The giant of fast-food industry McDonald’s has lost its trademark “Big Mac” in EU case in favor of Irish fast food chain called Supermac’s.
Managing director of the Irish food chain Pat McDonagh received his nickname Supermac back in 1960, while being a teenager he led his team to a victory in Gaelic football match. It must be a taste of victory he felt back then which is guiding him through life till now.
Pat McDonagh brought the case before the EU regulator two years ago, claiming that McDonald’s had not properly registered its ‘Big Mac’ trademark. Last week the European Union Intellectual Property Office accepted the claim.
McDonald’s trademarked the “Big Mac” in Europe in 1996 as a burger or restaurant name. Even though McDonald’s representatives claimed that Supermac’s was too similar to the ‘Big Mac’ burgers, they failed to show that it had been “put to genuine use in the union for the goods or services for which it is registered”. McDonald’s was disappointed with the EUIPO’s decision and said that they intend to appeal the decision. It was an undesirable loss for a company with annual revenue of nearly $22.8 billion.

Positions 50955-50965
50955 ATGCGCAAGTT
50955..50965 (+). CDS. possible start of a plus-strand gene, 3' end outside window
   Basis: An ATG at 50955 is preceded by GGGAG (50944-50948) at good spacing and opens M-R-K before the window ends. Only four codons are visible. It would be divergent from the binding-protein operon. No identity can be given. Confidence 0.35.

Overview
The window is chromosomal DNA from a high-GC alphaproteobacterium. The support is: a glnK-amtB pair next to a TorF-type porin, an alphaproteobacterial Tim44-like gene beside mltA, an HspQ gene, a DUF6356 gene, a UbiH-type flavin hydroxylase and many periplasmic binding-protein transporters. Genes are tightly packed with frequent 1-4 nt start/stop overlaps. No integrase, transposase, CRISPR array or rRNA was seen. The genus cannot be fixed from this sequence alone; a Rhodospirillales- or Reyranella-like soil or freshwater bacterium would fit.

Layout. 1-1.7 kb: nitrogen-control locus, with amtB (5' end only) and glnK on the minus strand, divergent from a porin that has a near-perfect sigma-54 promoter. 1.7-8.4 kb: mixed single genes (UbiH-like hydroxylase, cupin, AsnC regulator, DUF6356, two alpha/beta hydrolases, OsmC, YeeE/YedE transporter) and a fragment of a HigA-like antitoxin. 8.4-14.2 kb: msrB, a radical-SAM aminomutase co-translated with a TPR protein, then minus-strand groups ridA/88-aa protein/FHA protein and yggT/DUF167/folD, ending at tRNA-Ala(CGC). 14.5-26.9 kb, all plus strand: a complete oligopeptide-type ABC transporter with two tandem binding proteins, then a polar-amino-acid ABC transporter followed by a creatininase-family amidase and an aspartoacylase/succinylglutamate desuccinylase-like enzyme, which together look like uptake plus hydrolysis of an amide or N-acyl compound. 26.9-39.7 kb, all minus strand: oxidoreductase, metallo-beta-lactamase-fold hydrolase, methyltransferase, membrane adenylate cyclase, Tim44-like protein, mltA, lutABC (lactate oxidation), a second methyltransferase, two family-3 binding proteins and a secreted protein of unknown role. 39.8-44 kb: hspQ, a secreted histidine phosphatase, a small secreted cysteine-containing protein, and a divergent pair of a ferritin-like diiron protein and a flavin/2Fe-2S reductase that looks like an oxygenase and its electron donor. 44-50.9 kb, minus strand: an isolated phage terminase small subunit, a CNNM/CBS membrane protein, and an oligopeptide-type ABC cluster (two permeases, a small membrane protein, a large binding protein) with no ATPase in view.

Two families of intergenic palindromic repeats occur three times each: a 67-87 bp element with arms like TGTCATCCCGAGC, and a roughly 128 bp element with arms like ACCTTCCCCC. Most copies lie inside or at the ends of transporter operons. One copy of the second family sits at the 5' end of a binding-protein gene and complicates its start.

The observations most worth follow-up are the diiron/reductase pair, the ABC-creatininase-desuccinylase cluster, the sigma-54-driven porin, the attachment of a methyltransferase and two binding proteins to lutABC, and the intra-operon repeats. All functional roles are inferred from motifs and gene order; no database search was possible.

Supermac’s managing director proclaimed the “end of the McBully”. He stated that “this is a victory for all small businesses. It prevents bigger companies from hoarding trademarks with no intention of using them.” Also, Mr.McDonagh revealed that the US chain trademarked the term “SnackBox” – the Supermac’s most popular products, which McDonald’s does not use. “If you have a registered trademark, you have to use it or lose it,” said Glen Gibbons, an Irish barrister and expert on intellectual property.
This is not the first case that McDonald’s have to respond to. In 2009, a Malaysian chain won the right to be called McCurry, but it took them 8 years of continuous battle with the global fast-food chain.
Indeed, this case is significant as it shows that the EU ensures a fair hearing, no matter how many billions the Corporation’s annual income and influence in the world are.
Source: The Guardian
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